Your Handy Digital Marketing Glossary
If you’re running a business, and I mean any business, you need to know something about digital marketing. These days, the quality of a company’s web presence can make or break the whole operation. A huge proportion of consumers head to a search engine first to find any kind of business, and this isn’t expected to change. When you get started reading about digital marketing, it might feel like a completely different language! If that sounds familiar, then here’s a post especially for you. Here are some important digital marketing definitions you should know.
This is the first of many, many acronyms you’re going to have to learn CTR stands for “Click Through Rate”. Basically, this is a measure of how many people viewed and clicked on a link. Whenever your business gets a link in a blog post, an email, or anywhere else, the proportion of people who click on it is converted into a percentage. The higher the percentage, the more successful your link placement has been.
This one stands for “Cost Per Acquisition”. Unlike CTR, this is a pricing model used by digital marketing companies. When you hire a Cost Per Acquisition service, you’ll only be charged by a number of conversions the service generates. Although this is as old as digital marketing itself, it’s only really become popular over the last decade. PPC (Pay-per-click) advertising is one example of a CPA pricing model.
This one, confusingly, stands for “Cost Per Thousand”. This is a unique pricing model, being the only one to be named by the ancient Romans! In this model, you pay for advertising impressions. Then, you’re charged according to the amount your link appears every 1,000 impressions. This is pretty popular among publishers because they get paid regardless of how the ad actually performs. However, business owners are beginning to turn away from this model, in favour of more guaranteed results.
A conversion is when any customer does what you want them to do. Simple traffic just means that your target market is reaching your website. After this, you want them to convert. What that means exactly is all down to your personal business goals. Obviously, you’re going to want purchases. However, some businesses measure conversions through membership signups, app downloads, and other actions.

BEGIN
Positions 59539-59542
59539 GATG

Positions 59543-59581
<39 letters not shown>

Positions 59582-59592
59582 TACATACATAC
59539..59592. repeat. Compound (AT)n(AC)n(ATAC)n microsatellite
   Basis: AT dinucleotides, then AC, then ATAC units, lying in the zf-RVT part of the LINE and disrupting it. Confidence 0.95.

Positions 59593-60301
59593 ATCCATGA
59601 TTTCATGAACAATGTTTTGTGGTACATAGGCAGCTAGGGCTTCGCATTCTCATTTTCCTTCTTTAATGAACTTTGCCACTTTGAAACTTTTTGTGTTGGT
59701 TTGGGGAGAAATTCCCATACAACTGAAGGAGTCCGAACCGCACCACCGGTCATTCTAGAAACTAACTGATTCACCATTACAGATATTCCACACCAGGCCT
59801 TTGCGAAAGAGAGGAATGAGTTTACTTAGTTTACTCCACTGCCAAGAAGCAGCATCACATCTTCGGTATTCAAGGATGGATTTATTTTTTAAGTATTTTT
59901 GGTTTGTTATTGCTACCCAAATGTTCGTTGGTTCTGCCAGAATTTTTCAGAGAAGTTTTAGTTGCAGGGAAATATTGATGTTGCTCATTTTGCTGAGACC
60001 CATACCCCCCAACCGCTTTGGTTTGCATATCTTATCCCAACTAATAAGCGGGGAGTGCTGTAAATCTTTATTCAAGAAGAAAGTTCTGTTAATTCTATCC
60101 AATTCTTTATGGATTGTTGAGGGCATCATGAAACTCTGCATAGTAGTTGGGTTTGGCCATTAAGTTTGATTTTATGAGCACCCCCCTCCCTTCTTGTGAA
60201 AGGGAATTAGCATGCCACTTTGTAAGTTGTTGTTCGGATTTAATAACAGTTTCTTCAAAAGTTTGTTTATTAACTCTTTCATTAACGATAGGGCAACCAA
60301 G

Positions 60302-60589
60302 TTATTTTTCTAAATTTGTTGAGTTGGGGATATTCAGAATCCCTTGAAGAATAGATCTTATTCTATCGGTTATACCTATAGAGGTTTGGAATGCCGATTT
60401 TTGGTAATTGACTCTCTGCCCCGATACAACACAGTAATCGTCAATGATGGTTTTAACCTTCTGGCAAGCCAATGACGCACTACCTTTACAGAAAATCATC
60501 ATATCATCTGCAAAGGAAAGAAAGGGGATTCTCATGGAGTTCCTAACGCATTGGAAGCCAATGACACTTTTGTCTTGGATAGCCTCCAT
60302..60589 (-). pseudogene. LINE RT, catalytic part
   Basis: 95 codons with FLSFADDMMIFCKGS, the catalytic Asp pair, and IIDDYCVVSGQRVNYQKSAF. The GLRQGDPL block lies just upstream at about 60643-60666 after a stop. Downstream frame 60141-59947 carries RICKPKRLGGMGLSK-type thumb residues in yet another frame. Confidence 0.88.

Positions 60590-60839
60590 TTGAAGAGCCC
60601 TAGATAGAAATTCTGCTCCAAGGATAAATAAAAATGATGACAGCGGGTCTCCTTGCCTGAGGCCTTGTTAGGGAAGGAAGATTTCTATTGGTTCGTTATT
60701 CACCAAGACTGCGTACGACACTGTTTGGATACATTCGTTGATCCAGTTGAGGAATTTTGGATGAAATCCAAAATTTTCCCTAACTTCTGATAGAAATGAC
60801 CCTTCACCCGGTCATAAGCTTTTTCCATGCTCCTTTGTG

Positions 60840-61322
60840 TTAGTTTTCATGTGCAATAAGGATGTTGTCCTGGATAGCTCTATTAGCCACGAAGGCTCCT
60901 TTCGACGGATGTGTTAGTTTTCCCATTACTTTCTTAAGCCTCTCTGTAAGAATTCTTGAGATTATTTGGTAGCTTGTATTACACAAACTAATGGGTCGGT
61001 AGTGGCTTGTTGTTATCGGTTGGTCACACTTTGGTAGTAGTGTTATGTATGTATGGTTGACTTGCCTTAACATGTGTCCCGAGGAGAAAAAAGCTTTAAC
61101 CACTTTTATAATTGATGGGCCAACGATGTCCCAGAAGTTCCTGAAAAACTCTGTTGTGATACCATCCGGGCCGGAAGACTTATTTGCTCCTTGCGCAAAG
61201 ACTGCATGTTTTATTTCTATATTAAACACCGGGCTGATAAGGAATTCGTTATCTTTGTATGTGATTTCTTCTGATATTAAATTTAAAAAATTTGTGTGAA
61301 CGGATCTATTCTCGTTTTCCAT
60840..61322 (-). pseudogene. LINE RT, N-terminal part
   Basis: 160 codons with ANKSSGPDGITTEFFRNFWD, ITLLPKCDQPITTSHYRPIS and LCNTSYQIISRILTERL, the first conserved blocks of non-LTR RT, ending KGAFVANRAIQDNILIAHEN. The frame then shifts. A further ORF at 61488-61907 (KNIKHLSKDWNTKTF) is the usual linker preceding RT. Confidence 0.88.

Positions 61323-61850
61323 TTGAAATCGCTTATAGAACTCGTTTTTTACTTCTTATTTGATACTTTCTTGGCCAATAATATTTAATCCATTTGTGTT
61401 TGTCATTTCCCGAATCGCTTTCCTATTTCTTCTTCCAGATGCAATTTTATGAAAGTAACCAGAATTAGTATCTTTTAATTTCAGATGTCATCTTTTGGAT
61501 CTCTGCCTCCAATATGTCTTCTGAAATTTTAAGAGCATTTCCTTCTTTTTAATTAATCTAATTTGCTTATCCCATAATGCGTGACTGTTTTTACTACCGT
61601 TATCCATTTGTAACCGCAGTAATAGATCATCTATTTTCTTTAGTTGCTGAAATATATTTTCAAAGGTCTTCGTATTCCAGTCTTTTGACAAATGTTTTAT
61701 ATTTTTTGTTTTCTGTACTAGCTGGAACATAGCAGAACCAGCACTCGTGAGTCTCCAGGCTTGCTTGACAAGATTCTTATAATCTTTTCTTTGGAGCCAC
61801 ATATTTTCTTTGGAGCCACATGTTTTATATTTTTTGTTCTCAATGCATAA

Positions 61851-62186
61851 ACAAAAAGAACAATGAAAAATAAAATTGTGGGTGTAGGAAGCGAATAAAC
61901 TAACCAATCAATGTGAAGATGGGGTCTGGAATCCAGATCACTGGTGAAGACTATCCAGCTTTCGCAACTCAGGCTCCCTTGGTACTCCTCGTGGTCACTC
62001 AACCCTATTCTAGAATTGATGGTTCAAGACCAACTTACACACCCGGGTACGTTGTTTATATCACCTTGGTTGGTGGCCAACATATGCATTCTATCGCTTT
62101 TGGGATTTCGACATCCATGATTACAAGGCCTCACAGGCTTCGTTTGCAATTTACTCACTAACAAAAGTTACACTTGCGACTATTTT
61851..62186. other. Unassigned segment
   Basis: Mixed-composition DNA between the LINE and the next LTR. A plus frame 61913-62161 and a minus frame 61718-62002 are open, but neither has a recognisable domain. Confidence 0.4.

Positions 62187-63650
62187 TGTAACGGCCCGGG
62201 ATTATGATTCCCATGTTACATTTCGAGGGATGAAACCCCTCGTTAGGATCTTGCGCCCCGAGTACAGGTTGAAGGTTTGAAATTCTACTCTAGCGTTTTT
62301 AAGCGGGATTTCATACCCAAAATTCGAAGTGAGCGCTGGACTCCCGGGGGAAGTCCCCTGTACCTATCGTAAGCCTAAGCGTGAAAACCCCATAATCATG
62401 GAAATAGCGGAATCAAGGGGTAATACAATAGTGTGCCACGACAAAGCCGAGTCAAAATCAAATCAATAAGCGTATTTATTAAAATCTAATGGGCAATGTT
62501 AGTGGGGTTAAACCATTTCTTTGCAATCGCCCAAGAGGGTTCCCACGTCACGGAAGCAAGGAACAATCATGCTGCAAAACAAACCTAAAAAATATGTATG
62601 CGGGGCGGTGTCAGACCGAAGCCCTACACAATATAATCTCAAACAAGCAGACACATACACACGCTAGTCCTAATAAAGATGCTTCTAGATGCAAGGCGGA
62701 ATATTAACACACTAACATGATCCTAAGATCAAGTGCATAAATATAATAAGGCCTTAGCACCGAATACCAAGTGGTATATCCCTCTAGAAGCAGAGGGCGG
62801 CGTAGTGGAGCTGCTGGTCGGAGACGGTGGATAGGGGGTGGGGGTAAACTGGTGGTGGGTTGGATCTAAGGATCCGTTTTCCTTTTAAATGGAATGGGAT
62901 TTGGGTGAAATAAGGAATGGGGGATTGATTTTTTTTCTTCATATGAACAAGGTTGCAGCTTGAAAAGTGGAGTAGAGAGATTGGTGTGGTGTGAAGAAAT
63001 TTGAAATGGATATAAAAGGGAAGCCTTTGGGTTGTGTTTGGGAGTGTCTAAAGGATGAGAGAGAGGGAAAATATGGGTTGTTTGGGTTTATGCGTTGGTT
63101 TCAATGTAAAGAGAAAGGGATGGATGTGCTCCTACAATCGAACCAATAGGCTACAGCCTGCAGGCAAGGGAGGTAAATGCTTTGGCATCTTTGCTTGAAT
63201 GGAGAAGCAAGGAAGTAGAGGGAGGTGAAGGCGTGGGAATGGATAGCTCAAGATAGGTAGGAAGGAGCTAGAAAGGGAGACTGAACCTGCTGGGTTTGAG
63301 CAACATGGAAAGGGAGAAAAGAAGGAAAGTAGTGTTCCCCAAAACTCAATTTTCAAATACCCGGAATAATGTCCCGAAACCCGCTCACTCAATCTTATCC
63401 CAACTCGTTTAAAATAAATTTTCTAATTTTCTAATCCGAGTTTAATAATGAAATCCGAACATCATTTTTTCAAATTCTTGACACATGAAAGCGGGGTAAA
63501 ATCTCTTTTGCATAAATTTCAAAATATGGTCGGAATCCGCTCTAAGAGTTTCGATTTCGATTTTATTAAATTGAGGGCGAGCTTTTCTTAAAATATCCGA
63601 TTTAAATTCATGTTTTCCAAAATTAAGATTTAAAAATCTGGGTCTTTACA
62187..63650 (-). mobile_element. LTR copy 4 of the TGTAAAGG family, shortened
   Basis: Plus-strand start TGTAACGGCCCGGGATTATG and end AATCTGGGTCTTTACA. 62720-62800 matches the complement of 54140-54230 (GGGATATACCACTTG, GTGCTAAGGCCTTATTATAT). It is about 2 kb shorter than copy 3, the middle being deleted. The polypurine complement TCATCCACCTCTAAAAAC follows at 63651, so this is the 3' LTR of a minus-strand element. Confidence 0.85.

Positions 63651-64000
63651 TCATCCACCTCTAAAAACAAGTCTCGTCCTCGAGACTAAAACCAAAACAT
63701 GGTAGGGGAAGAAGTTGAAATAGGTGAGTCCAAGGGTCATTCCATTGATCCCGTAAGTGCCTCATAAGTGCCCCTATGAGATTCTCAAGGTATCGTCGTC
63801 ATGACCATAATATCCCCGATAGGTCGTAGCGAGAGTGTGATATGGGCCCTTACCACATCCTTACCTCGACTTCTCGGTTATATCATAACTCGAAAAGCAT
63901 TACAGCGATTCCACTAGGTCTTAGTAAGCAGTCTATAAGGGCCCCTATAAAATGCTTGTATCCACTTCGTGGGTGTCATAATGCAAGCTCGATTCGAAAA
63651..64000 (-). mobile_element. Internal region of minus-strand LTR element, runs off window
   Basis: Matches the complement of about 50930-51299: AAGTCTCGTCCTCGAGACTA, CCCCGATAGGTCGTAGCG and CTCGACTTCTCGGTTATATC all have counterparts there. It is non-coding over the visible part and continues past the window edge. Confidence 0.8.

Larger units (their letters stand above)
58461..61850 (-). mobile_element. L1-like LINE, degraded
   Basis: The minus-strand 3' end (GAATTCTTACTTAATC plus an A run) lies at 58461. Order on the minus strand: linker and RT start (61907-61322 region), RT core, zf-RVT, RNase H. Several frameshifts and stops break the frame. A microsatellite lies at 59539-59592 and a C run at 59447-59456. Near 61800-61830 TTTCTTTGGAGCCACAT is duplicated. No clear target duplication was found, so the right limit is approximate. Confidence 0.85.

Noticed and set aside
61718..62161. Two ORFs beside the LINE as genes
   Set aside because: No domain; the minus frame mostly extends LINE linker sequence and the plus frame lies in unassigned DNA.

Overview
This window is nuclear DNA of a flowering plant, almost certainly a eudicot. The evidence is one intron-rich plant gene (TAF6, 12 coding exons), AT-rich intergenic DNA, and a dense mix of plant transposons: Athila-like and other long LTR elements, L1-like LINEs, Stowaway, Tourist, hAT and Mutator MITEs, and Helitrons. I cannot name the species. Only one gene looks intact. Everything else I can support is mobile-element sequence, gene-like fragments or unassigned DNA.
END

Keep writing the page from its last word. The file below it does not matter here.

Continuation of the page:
Understanding the importance of keywords is one of the fundamentals of any digital marketing strategy. If you looked at this phrase and scratched your head, then you’ve got a lot of catching up to do! A keyword is a word or phrase which people use to search for businesses like yours. Let’s say you were selling skateboards and accessories. A short-tail keyword might be “skate shop” and a long-tail one might be “buy skate accessories online”. Keyword density, another phrase you’ll hear pop up, is the rate at which your keywords occur in a page of content. This has a direct effect on how high your website appears on a list of search results.
Though you can probably figure a large part of this out, some people get confused as to what lead generation actually means. In digital marketing, a “lead” is someone who’s shown interest in purchasing a product, or hiring a service from your business. Lead generation ism, well, generating these people! This is where the marketing process all starts when you’re acquiring new customers. Any time you’re able to turn a complete stranger or prospect into a buying customer, you’re doing online lead generation.